As defined by the previous legislative language, a "mentally ill individual" means someone who, at the time of the offense, had a severe mental disorder or disability that significantly impaired the capacity to "appreciate the nature, consequences, or wrongfulness of the person's conduct; exercise rational judgment in relation to the conduct; or conform the individual's conduct to the requirements of the law."

A court would have to order an evaluation of the defendant, and if that person was determined to be mentally ill, then a murder conviction could result in a prison term between 45 and 65 years - as is currently allowed by Indiana law.

Sites countered arguments about a "flood of litigation," citing the 1994 legislative changes championed by Sen. Bowser that barred the mentally retarded from being executed. That change happened eight years before guidance came from the SCOTUS, she noted, and since then only eight cases have raised that mental retardation defense.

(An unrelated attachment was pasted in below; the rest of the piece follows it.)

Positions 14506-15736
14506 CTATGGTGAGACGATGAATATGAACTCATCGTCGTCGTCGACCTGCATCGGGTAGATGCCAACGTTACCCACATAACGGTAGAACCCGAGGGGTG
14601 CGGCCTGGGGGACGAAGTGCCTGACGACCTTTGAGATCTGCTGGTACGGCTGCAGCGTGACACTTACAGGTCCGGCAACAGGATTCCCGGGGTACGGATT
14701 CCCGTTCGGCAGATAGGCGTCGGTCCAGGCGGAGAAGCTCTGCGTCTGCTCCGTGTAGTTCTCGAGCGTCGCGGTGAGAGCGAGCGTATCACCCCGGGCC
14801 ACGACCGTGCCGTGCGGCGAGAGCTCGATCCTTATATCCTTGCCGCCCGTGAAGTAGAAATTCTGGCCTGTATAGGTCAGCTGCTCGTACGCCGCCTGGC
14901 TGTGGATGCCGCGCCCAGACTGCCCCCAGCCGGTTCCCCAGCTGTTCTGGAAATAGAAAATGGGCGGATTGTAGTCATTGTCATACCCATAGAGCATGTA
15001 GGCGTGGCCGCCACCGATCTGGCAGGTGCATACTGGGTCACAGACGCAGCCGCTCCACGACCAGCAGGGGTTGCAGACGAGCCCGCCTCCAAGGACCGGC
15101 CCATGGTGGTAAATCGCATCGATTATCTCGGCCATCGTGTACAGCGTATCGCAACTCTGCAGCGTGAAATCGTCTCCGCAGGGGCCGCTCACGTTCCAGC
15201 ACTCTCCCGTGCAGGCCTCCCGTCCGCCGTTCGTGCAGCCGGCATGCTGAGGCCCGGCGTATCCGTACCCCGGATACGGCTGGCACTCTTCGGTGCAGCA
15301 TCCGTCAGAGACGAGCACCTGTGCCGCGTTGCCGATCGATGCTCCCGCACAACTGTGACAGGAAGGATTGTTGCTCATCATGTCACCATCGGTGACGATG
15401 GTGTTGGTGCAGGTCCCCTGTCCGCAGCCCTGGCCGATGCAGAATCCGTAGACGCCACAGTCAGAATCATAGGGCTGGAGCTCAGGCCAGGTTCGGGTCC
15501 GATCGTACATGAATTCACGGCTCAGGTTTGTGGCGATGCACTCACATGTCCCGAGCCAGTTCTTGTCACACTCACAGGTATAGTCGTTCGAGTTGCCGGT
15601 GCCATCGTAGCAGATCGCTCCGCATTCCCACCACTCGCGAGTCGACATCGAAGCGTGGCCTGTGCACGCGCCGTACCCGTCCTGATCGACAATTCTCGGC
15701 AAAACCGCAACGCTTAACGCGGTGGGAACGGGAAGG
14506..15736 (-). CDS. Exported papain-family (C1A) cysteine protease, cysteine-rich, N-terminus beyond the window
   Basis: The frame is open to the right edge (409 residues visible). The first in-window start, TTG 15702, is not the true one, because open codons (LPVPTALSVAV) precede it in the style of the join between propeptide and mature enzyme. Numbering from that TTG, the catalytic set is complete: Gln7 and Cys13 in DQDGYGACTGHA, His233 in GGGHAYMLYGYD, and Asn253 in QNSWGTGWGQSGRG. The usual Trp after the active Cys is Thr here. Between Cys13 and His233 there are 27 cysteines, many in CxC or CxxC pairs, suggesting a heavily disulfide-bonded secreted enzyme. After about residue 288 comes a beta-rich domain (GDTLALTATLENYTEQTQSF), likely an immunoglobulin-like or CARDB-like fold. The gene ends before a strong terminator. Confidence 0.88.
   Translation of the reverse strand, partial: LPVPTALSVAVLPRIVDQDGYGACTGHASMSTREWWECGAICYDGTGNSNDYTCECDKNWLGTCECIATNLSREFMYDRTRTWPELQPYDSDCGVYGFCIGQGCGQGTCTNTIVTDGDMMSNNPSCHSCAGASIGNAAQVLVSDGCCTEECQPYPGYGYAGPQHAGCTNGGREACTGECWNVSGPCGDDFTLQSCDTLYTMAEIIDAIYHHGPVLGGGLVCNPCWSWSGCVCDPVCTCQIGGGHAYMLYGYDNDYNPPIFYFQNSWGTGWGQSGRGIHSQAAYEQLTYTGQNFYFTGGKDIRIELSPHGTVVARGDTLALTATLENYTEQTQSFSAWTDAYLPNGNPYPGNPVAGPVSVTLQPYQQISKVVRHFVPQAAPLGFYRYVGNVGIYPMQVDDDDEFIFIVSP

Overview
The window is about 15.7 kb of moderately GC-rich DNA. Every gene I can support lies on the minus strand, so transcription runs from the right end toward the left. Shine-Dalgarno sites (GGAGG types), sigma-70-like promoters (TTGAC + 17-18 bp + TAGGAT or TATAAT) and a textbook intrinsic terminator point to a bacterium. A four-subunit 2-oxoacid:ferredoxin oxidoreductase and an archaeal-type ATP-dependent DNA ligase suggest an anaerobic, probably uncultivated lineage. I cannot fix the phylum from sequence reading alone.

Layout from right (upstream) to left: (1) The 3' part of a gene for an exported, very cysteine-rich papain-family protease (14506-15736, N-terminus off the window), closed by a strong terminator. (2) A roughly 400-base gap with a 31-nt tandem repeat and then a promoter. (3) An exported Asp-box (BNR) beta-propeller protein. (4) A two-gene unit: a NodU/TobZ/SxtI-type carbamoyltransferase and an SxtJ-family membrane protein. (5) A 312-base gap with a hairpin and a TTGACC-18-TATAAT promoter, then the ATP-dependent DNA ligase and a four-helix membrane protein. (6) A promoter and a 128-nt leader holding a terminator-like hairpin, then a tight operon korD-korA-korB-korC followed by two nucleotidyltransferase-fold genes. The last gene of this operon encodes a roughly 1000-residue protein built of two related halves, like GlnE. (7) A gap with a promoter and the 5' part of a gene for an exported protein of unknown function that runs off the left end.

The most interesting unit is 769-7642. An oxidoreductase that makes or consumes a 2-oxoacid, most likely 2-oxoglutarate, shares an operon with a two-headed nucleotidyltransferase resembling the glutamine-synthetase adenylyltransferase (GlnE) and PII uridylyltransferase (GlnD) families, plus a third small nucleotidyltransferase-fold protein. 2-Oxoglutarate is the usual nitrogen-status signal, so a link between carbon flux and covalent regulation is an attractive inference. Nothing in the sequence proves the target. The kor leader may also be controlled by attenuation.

"Indiana could be the first to do this," she said of a death penalty prohibition for the mentally ill. "Maybe they are less blameworthy, but by no means are they getting off scot-free. This death penalty should be reserved for the worst of the worst offenders."

Sen. Brent Waltz, R-Greenwood, said the language of "mental illness" gives him pause and he finds that mapping out a standard could be troubling. He asked what the differences would be for someone who stops taking anti-psychotic medication compared to someone who takes illegal substances such as methamphetamine.

That would be something the legislature could research in future meetings and eventually rely on criminal law foundations, she said.
ADVERTISEMENT

Post a comment to this story

COMMENTS POLICY
We reserve the right to remove any post that we feel is obscene, profane, vulgar, racist, sexually explicit, abusive, or hateful.
 
You are legally responsible for what you post and your anonymity is not guaranteed.
 
Posts that insult, defame, threaten, harass or abuse other readers or people mentioned in Indiana Lawyer editorial content are also subject to removal. Please respect the privacy of individuals and refrain from posting personal information.